~ John McArthur says this, Huldah. This prophetess is otherwise unknown in the OT. She was held in some regard for her prophetic gift, though why she was consulted and not another prophet like Jeremiah or Zephaniah is unexplained. Rarely did God speak to the nation through a woman and never did a woman have an ongoing prophetic ministry identified in Scripture. No woman was inspired to author any of Scripture’s sixty-six books. (The MacArthur Bible Commentary)
Thanks John. Maybe you think, like you did with Beth Moore, Huldah should have stayed home too? (See what I wrote to Dear Jane when this incident occurred.)
Could it simply be there was no explanation needed? Could it be Josiah preferred to use Huldah as his prophetess. Why does there need to be such speculation? Why can’t we be thankful that Huldah used the gifts God gave her when called upon to do so?
At the end of the day, does the “why” matter more than the “what”? Is it more important to try and figure out why God would use a woman to deliver the message or the message itself?
Hunches and hypothesis beyond the text about Jeremiah and Zephaniahs shame or absence or whatever, is futile and distracts from the message. The priests went to speak to the prophetess Huldah (period). If God didn’t see the need to explain why, maybe we shouldn’t make up excuses and just let it be as it is.
We can exemplify and acknowledge the uniqueness of a female prophet, especially in a male dominant culture, without diminishing the validity of Huldah’s gifts. Ditto for the women of today!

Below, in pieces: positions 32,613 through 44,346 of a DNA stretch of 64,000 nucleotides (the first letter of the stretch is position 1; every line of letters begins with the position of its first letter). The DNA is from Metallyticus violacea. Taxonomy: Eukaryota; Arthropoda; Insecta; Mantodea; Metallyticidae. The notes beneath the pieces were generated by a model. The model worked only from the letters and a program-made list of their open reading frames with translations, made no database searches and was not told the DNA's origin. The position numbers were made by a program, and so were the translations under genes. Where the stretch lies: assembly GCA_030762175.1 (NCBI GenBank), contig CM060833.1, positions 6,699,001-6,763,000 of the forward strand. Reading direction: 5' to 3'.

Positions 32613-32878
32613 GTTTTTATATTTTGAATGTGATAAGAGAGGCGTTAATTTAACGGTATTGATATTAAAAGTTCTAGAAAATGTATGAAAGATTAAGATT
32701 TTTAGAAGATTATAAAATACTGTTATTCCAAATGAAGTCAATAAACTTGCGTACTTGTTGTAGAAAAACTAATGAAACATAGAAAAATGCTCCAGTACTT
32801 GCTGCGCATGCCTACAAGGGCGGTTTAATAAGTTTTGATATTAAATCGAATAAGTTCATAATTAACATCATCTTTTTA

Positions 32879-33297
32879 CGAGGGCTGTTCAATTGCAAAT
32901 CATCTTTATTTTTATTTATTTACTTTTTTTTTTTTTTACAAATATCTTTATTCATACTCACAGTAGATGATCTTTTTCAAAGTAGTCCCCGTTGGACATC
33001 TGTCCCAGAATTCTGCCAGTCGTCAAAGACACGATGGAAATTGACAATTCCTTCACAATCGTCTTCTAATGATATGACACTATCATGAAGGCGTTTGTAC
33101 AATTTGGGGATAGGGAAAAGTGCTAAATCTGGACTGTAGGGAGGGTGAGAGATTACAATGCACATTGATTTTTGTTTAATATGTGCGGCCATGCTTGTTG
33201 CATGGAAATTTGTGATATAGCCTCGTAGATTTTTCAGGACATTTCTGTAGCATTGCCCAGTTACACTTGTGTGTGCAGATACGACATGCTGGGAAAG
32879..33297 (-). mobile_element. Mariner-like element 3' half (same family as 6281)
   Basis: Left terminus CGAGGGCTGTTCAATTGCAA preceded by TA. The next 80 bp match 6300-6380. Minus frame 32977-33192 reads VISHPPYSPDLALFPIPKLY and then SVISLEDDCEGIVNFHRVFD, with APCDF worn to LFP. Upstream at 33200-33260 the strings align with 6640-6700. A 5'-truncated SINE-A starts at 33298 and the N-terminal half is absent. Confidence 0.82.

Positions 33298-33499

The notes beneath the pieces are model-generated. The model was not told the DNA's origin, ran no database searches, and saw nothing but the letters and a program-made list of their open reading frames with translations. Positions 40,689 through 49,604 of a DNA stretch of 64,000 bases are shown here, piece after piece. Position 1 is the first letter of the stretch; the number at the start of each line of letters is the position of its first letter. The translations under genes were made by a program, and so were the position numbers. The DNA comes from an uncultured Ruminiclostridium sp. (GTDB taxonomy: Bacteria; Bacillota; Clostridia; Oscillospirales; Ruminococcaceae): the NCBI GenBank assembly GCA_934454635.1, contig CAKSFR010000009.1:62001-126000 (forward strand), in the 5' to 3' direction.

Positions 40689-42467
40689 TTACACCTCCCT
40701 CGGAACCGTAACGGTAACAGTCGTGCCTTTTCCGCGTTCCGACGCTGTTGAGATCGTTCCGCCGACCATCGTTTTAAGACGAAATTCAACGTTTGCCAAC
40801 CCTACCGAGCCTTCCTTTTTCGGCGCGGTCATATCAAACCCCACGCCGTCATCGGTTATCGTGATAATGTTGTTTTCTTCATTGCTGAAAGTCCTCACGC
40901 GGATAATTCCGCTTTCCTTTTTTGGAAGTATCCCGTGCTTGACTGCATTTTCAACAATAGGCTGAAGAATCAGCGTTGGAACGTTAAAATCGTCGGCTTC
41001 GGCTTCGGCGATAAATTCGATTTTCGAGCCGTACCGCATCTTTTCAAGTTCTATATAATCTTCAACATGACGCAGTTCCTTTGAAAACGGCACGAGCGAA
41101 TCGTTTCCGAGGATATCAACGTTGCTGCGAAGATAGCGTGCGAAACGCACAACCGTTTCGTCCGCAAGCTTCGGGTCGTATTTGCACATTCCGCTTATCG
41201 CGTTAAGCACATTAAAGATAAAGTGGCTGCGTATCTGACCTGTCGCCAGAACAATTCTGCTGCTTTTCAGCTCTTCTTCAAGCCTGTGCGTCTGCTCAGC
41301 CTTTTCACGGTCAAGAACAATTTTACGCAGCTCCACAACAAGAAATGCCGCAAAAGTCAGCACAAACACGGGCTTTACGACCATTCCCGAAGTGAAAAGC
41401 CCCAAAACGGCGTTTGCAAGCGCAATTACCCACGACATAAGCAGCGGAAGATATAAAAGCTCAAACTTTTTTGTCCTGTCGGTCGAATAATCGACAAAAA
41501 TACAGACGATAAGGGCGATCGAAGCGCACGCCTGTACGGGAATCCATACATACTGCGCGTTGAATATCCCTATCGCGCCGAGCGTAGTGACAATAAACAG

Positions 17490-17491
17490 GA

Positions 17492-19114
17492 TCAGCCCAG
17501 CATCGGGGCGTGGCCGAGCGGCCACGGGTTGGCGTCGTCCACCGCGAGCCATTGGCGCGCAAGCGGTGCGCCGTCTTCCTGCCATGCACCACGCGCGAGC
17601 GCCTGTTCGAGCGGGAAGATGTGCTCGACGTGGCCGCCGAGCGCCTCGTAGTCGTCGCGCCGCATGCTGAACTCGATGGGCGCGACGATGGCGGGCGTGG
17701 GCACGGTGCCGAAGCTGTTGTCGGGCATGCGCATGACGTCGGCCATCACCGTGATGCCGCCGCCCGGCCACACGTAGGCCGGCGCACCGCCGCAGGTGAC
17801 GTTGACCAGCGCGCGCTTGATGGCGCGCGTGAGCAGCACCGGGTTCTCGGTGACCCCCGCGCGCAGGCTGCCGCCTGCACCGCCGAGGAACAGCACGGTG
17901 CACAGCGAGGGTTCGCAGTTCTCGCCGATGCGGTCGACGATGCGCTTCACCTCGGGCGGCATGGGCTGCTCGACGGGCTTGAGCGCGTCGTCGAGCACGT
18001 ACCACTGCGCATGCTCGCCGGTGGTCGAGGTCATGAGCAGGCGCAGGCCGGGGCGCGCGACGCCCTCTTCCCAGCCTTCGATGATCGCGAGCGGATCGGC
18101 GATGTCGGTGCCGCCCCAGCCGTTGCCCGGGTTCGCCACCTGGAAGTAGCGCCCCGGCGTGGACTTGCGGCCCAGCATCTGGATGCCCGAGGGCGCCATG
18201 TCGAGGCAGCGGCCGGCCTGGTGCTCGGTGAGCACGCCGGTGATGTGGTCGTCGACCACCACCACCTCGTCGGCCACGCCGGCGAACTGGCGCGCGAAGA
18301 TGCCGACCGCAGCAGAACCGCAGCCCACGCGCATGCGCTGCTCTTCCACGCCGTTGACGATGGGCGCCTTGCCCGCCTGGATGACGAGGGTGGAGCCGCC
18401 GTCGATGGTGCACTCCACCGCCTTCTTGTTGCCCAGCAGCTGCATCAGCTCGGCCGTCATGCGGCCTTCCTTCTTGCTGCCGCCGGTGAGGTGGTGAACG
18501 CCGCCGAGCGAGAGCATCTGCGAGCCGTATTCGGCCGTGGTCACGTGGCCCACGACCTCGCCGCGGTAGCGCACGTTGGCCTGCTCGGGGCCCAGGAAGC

Modern Day Huldah’s
What can we learn from this oft forgotten woman of the Old Testament?
- Huldah was ready when called upon. They needed a message from the Lord and she delivered. She didn’t ask “why me” or where the other prophets were, she simply did what she was gifted to do. Are you prepared, in season and out, to give a message, to share a word, to teach, rebuke, admonish or offer hope when asked to do so?
- Huldah didn’t worry about who her audience was, she was obedient in using her gifts of prophecy no matter the sex, title or status of the receiver of the message. We have a responsibility to use our gifts regardless of our or anyone else’s sex, title, degree, status or station in life.
- Huldah was a willing vessel for being used by God. I’m sure, given the status of women in Huldah’s culture it wasn’t easy being a prophetess. It was, in fact, a male dominant space. But she did it….with no apologies. We live in a culture that has turtle crawled toward recognizing women in leadership roles in the male dominant church. Are we willing to keep using our gifts and talents? Are we willing to keep having conversations?
What a fantastic role model Huldah is for us! Now when someone says, Where’s Huldah? you’ll be able to find her right away and share the story of how God used this woman to bring a message to the king and help turn a nation back to Himself.